Hypothyroid while trying to nurse

Hi, I'm a diagnosed hypothyroid for 12 years, taking 125ug levaxin every night. I have a 8 week old baby whom I can't exclusively breastfeed due to my low milk supply. I recently came across natural desiccated thyroid treatment which many patients claims that it works well. I so want to breastfeed my child and beat my tiredness, I like to give it a try. Has anyone have any comment or information on this? Thanks!

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  • Thyroid hormone does pass through breast milk to infant in small amounts. I don't know of effects, if any, on euthyroid infants, but it would be insufficient to sustain congenitally hypothyroid infants.

    Check out hypothyroidmom.com Scroll down the blog for links to post-partum hypothyroidism.

  • Congratulations and welcome Pelin.

    Yes some prefer NDT but I haven't specifically heard it is more effective for breastfeeding - have you been tested recently, I think pregnant/nursing mums tend to have a slightly higher dose than usual? and I presume it would take a while to change medication.

    Meanwhile perhaps ensuring irons ferritin folate B12 and Vit D are adequate may help? (my children and grandchildren were jaundiced - we were all Vit D low, my 2nd granddaughter had light therapy - however Vit D is added to formula, although I do understand it would be nice to breastfeed exclusively, but I did a bit of both - 24 years ago!) best wishes J :D

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  • Fenugreek worked wonders for my supply. Just keep doing as much as you can while you figure this out. You can pick up breastfeeding at any time and cut out formula later if you choose. I had all kinds of problem at the beginning but I'm still breastfeeding my 15 month old & going strong. Best of luck xx

  • Hi pelin, breast feeding is such a wonderful thing to do. When I had my babies I was about 18 years post thyroidectomy and was taking 300 mcg thyroxine. where i lived at the time there was a lot of support to breast feed and I managed to feed my babies exclusively, both for over 18 months. I had a breast feeding consultant helping me to start with and I didnt have enough milk either but she encouraged me to persevere and told me that milk production is stimulated by the baby sucking. My childern had and have normal TFT. it is important that you allow yourself to get enough rest and nutrition, try to get some advice from your midwife or GP on supplements.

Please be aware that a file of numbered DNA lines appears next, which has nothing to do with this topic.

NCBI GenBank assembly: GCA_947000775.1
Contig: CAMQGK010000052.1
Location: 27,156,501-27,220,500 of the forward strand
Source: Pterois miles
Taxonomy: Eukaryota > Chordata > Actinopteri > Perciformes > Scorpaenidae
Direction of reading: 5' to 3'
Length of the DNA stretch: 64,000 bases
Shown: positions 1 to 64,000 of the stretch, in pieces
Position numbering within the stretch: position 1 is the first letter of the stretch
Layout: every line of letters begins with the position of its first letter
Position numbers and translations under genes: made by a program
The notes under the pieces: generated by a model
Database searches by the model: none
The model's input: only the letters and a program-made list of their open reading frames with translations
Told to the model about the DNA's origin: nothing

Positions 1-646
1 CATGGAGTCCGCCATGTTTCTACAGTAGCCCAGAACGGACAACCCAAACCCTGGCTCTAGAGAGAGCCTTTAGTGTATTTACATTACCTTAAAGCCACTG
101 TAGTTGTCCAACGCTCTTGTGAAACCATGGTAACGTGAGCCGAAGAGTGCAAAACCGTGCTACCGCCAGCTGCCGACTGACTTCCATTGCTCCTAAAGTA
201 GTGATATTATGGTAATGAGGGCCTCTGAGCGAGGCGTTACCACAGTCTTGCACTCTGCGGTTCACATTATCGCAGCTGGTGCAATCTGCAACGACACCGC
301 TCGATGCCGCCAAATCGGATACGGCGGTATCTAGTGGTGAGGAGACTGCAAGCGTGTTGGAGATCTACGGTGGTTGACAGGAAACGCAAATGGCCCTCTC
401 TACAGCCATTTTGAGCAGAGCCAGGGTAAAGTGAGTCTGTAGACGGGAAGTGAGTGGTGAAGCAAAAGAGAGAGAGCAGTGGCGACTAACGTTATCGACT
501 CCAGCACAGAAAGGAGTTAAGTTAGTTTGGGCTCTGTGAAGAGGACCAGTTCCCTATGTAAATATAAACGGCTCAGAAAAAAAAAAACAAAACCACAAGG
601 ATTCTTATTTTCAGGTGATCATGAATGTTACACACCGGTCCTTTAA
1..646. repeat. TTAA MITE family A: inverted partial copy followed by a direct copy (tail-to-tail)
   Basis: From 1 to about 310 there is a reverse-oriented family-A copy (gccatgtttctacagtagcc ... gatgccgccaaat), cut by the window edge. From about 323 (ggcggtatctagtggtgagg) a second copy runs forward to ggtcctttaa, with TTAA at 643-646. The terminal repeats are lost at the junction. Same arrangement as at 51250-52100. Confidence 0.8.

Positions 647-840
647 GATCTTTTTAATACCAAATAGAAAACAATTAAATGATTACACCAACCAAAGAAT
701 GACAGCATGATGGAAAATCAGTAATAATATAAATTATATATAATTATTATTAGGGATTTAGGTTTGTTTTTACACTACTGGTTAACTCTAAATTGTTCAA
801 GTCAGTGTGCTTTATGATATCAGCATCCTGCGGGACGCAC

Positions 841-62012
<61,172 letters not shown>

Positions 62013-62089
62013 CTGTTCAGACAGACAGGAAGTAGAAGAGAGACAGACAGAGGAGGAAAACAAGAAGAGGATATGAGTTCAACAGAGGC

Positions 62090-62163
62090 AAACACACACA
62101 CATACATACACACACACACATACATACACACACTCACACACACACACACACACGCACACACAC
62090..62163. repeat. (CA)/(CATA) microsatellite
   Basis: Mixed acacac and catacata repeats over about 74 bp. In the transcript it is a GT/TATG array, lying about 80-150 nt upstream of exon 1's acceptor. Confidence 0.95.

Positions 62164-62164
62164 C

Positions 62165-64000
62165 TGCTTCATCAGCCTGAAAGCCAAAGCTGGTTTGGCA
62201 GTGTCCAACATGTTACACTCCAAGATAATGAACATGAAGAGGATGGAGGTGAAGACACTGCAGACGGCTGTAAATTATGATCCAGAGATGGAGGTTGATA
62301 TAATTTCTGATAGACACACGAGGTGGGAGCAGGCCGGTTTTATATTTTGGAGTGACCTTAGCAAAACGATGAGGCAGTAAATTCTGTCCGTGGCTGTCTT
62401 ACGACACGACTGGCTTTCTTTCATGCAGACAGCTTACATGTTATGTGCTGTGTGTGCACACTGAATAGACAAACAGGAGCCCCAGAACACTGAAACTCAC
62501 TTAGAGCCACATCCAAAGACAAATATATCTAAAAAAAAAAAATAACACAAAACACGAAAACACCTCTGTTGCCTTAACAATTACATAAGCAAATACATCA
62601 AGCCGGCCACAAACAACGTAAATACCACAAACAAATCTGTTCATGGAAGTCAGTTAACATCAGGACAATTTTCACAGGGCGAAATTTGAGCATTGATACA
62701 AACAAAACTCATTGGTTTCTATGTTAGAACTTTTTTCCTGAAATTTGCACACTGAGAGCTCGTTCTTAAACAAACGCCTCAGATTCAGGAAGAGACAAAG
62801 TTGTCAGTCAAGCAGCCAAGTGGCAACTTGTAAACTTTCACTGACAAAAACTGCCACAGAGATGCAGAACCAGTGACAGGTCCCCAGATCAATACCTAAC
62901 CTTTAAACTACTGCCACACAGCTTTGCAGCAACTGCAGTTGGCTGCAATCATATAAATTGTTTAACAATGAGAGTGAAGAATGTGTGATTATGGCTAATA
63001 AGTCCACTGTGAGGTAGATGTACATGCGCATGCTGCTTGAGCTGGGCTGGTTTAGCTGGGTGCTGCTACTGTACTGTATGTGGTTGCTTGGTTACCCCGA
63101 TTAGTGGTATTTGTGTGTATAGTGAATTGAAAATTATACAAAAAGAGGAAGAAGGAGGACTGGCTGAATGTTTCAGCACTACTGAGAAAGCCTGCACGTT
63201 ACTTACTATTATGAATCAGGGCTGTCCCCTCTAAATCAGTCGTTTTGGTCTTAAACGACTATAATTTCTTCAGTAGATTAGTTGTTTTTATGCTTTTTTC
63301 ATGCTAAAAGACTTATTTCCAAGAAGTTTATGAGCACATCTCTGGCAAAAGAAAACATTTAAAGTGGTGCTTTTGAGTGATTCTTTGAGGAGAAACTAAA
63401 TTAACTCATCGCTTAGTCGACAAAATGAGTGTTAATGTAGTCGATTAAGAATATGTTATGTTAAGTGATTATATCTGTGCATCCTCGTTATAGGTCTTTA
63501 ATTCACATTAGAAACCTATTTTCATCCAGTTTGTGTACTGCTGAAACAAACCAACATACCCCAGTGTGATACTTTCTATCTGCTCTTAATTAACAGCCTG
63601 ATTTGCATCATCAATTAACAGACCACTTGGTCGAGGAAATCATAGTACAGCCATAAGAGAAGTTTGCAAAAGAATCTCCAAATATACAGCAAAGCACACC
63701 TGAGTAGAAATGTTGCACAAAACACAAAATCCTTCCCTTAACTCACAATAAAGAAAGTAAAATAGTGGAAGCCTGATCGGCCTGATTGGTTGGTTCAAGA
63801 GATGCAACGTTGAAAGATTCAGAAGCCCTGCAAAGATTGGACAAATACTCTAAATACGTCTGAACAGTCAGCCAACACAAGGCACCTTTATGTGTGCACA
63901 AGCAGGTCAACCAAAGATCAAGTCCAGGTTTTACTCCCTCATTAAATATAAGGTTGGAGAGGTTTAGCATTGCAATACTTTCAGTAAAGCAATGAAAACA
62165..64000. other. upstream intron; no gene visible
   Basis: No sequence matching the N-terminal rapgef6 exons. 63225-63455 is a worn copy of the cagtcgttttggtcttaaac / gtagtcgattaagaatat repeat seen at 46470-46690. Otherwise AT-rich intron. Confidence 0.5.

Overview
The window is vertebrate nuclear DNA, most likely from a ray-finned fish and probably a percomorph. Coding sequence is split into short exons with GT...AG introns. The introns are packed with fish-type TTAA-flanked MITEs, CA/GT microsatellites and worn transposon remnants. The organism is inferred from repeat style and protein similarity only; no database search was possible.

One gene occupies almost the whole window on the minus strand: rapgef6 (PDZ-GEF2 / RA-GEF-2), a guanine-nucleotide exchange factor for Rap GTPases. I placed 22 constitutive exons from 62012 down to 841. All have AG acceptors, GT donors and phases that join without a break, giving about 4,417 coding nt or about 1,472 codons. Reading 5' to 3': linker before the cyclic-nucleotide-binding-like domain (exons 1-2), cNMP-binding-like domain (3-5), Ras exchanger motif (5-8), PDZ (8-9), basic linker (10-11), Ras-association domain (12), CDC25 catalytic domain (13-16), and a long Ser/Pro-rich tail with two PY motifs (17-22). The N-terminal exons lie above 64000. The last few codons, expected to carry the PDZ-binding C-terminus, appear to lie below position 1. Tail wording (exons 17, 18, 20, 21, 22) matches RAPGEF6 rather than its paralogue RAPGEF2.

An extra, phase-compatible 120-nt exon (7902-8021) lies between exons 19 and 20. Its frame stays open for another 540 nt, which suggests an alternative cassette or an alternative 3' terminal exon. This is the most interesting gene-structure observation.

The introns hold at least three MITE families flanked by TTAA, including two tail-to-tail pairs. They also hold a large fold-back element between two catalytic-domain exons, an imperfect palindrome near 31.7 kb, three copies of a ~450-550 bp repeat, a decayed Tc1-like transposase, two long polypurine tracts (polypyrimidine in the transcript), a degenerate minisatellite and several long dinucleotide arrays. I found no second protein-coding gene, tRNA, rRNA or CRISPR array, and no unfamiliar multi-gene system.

Good luck

    roslin

  • hi and congrats on your baby!! i was diagnosed when my daughter was 8 months old, i breastfed her despite being told my milk supply was low (although nobody suggested it might be a thyroid problem!), out of sheer determination i think. By the time i was diagnosed my supply was very good, like others have suggested, fenugreek worked wonders for me, i took about 4 capsules a day (holland and barrett ones), 2 in morning and 2 in afternoon. Also, and it wouldnt be recommended long term, but it DOES work, domperidone (or motillium is the brand name) really increases your supply, once it is good if your baby is feeding well it should stay good.

    I would have to say though, the most important thing for increasing supply is to feed your baby as often as possible, i think my daughter was constantly on the boob for the first 4 months until i introduced solids.

    I found the kellymom website very helpful

    xx

  • Congratulations!

    I breast fed my 4 children. I did struggle a lot at first. To increase your milk supply put your baby on the breast at least every 2 hours. Breast fed babies just won't go 4 hourly like babies on formula. If your baby is being fussy put baby on the breast for comfort and the extra sucking will increase your supply. Don't worry about anything else but looking after yourself with nutritious food you can grab, enough fluids and feeding in the early weeks. I know it's hard, my partner used to leave a sandwich in the fridge if I needed it and I always took a glass of water with me at each feed. You will have days when the baby is constantly feeding, this is normal, it's just natures way of bringing your supply up to what a growing baby needs.

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